• Use MiB alignment for modern operating systems. This setting aligns partitions to start and end on precise mebibyte (1,048,576 byte) boundaries. MiB alignment provides enhanced performance when used with RAID systems and with Solid State Drives, such as USB flash drives.

  • Use Cylinder alignment to maintain compatibility with operating systems released before the year 2000, such as DOS. This setting aligns partitions to start and end on disk cylinder boundaries.

    Tip

    The Cylinder/Head/Sector values reported by modern disk devices no longer have a direct physical relationship to the data stored on the disk device. Hence it is no longer valid to use this alignment setting to achieve enhanced performance.

  • Use None only if you have an in-depth knowledge of disk structure, partition tables, and boot records. This setting places partition boundaries relative to the end of any immediately preceding partition on the disk device. This setting is not guaranteed to reserve or respect space required for boot records.

Specifying Partition Type

To specify the partition type, click the Create as arrow button, and select from the list.

Note

The msdos partition table limits partitions as follows:

  • Maximum of 4 primary partitions.

  • Maximum of 3 primary partitions, and 1 extended partition.

    The extended partition can contain multiple logical partitions. Some GNU/Linux distributions support accessing at most 15 partitions on a disk device.

  • Maximum size of a partition is 2 Tebibytes using a sector size of 512 bytes. The partition must also start within the first 2 Tebibytes of the disk device.

Tip

Primary partitions provide better data recoverability because the partition boundaries are stored at known locations on the disk device.

Specifying Partition File System

To specify the type of file system for the partition, click the File System arrow button, and select from the list.

Note

Examples of uses for some file systems are as follows:

  • ext2, ext3 and ext4 file systems can be used for installing GNU/Linux, and for data.

  • linux-swap can be used with GNU/Linux to increase the virtual memory of your computer.

  • fat16 and fat32 file systems can be used to share data between free and commercial operating systems.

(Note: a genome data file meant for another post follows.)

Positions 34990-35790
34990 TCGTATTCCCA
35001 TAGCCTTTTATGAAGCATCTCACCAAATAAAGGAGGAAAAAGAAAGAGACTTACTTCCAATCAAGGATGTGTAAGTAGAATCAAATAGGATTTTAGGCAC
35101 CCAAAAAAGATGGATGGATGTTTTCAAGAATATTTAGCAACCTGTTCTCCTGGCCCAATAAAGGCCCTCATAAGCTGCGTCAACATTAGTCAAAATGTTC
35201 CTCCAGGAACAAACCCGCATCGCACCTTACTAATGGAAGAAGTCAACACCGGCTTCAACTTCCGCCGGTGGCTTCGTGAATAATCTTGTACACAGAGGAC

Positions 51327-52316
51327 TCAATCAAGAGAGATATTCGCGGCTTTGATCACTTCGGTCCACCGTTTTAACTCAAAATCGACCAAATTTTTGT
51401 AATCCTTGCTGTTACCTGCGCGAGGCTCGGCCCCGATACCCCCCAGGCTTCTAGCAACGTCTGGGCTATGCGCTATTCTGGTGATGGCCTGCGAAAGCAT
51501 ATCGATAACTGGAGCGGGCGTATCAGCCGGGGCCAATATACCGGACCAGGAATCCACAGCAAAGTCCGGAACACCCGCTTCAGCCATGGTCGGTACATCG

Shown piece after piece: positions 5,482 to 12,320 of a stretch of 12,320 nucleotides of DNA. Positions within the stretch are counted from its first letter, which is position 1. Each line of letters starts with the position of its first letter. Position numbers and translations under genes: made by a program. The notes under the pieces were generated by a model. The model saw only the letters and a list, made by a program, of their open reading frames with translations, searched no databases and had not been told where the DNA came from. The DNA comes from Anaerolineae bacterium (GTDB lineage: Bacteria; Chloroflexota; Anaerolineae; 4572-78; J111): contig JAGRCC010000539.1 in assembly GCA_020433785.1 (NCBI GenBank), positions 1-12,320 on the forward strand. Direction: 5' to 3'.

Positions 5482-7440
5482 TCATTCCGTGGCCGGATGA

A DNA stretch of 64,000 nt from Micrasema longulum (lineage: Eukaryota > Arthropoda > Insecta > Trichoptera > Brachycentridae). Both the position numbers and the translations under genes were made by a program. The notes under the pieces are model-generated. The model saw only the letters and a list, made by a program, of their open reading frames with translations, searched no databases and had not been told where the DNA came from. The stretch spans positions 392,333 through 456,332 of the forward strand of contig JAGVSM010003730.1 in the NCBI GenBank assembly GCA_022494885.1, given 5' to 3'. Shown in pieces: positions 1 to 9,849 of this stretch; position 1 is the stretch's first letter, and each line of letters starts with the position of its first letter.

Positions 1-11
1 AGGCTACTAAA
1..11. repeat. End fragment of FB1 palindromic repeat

• cleared can be used to clear any existing file system signatures and ensure that the partition is recognised as empty.

  • unformatted can be used to just create a partition without writing a file system.

Specifying Partition Label

To specify the partition label, also known as a volume label, type a label name in the Label text box.

Tip

Labels can be used to help you remember what is stored in the partition.

Unique labels can be used to mount file systems with the GNU/Linux operating system.

Advanced Partition Actions

These actions will alter partitions on your disk device. These actions might modify the start or end boundaries of your existing partitions. These actions might cause operating systems to fail to boot.

Resizing a Partition

Resizing and moving a partition can be performed by a single gparted operation.

To resize a partition:

  1. Select a partition. See the section called “Selecting a Partition”.

    Tip

    Unmounted or inactive partitions enable the most resize options.

    Support is available for online resize of some mounted or otherwise active partitions. However this support is often limited to grow only.

  2. Choose: PartitionResize/Move. The application displays the Resize/Move /path-to-partition dialog.

  3. Adjust the size of the partition. See the section called “Specifying Partition Size and Location”.

    Tip

    If you do not want the start of an existing partition to move, then do not change the free space preceding value. If the partition is mounted or otherwise active, then you will not be able to change the free space preceding value.

  4. Specify the alignment of the partition. See the section called “Specifying Partition Alignment”.

  5. Click Resize/Move. The application displays the resize/move partition operation in the Pending Operations pane.

  6. Examine the operation that was added to the Pending Operations pane.

    If the operation involves a move step, then consider the following:

    • A move step might take a long time to complete.

    • If the partition is an operating system boot partition, then a move step might cause the operating system to fail to boot.

    If you are not prepared to wait or to fix potential operating system boot problems, then you might want to undo the operation. See the section called “Undoing Last Operation”.

Tip

To grow or move a partition, unallocated space must be available adjacent to the partition.

If you are growing a logical partition, then the unallocated space must be within the extended partition.

If you are growing a primary partition, then the unallocated space must not be within the extended partition.

You can move unallocated space to be inside or outside of the extended partition by resizing the extended partition boundaries.

Tip

To improve the ability to shrink NTFS partitions, you might consider one or more of the following:

  • Defragment the file system.

    Booting into Safe Mode with the commercial operating system that uses NTFS can improve the ability to defragment the file system. To enter Safe Mode press F8 while your computer is booting the operating system.

  • Check the partition for errors with the following command:

    C:> chkdsk /f /r

    Remember to reboot back into the commercial operating system that uses NTFS to allow the chkdsk command to execute.